Training in structural heart disease: a fellow’s perspective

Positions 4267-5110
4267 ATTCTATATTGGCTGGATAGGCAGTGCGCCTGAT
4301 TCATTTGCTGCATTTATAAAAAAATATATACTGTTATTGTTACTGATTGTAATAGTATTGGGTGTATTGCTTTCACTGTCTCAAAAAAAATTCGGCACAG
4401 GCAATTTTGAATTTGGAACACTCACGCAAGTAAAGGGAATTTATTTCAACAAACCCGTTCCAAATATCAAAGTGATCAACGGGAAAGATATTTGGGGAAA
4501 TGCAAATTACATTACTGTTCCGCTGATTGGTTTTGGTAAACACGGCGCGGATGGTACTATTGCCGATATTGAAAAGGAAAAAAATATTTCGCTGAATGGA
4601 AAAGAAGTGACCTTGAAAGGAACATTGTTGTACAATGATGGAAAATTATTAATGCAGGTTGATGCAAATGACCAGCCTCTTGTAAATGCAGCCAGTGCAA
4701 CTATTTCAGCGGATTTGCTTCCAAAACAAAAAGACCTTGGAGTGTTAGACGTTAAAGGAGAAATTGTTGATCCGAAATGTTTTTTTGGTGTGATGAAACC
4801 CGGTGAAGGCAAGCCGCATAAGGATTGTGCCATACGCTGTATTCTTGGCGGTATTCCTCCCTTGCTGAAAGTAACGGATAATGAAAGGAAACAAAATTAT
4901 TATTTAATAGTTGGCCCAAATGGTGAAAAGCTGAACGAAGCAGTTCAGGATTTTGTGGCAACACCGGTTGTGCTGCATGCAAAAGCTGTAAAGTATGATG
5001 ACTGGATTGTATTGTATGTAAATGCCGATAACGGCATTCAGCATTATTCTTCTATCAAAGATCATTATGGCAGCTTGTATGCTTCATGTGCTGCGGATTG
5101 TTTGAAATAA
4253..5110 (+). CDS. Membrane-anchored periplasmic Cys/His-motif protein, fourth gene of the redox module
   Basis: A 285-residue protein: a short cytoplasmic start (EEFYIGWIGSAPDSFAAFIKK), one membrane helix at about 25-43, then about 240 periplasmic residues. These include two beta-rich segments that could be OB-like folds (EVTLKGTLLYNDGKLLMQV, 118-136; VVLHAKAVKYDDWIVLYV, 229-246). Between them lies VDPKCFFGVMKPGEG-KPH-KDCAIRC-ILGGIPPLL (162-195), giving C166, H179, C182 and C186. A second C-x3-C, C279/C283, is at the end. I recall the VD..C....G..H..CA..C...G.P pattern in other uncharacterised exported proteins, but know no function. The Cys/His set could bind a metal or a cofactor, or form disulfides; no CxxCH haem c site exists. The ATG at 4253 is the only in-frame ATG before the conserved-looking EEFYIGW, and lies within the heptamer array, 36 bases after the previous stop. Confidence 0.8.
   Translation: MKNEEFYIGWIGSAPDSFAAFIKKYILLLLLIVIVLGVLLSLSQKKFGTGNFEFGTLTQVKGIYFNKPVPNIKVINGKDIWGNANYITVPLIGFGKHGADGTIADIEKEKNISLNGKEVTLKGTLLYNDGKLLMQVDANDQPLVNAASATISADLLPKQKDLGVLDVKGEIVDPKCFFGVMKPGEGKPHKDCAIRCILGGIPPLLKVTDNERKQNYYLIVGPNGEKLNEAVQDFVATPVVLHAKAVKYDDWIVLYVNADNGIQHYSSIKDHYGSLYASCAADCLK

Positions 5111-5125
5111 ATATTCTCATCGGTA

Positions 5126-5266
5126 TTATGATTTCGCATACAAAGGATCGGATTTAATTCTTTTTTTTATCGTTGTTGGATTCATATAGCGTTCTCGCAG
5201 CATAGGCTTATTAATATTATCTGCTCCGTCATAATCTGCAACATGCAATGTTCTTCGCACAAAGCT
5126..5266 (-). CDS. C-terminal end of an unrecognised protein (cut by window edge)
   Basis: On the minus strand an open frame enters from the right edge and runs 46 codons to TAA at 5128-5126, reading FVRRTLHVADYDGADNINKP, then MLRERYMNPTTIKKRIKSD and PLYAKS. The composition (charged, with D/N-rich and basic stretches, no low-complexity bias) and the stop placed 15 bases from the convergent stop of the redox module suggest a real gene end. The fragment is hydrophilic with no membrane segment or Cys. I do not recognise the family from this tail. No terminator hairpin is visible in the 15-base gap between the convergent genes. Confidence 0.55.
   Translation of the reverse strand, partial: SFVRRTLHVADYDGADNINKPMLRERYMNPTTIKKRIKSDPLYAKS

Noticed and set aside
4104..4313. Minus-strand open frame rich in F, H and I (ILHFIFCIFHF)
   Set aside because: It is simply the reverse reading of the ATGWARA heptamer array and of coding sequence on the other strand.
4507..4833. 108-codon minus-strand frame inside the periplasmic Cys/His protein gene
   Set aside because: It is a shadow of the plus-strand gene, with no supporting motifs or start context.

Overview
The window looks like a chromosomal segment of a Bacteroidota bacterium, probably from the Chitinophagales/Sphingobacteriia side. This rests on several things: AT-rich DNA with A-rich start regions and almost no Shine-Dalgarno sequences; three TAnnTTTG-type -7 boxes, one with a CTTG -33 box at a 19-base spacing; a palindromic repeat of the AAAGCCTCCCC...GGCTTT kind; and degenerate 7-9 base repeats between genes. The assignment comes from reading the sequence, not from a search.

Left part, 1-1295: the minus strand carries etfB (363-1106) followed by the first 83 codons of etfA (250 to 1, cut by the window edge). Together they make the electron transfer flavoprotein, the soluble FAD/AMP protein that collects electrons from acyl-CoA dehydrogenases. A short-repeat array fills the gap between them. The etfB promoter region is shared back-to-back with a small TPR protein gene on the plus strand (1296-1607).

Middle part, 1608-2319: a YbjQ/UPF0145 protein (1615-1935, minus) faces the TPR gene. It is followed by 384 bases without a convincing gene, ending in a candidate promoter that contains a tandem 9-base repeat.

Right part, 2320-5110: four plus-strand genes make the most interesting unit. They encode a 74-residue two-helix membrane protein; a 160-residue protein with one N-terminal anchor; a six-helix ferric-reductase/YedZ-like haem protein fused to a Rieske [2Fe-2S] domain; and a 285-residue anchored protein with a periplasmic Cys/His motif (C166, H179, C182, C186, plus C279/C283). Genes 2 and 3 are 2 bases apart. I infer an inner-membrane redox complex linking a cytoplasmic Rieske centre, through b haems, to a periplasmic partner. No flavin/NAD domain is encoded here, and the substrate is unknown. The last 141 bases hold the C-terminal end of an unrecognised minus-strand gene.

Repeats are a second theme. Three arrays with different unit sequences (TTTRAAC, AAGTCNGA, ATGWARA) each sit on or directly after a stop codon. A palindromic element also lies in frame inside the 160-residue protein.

When Andreas Gruentzig started an interventional cardiology fellowship in 1980, it is unlikely that he fully anticipated the exponential growth of the field over the next several decades. The spark that he created with the first coronary balloon angioplasty in 1977 ignited a wildfire which has led to the development of myriad catheter-based technologies for cardiac conditions that traditionally require open-heart surgery. Alain Cribier added fuel to the fire when he performed the first transcatheter aortic valve replacement (TAVR) in 2002, triggering the arms race to develop the technology to treat valvular and structural heart defects with catheter-based systems. In the last decade, the burgeoning field of structural heart disease (SHD) has necessitated the development of formal training programs to provide adequate exposure and ensure competence for fellows-in-training. However, as the field of SHD grows at an exponential pace, there continues to be a lack of standardization across training programs. Additionally, for the fellow-in-training, there are a number of factors to consider when deciding whether to pursue a dedicated year of SHD training.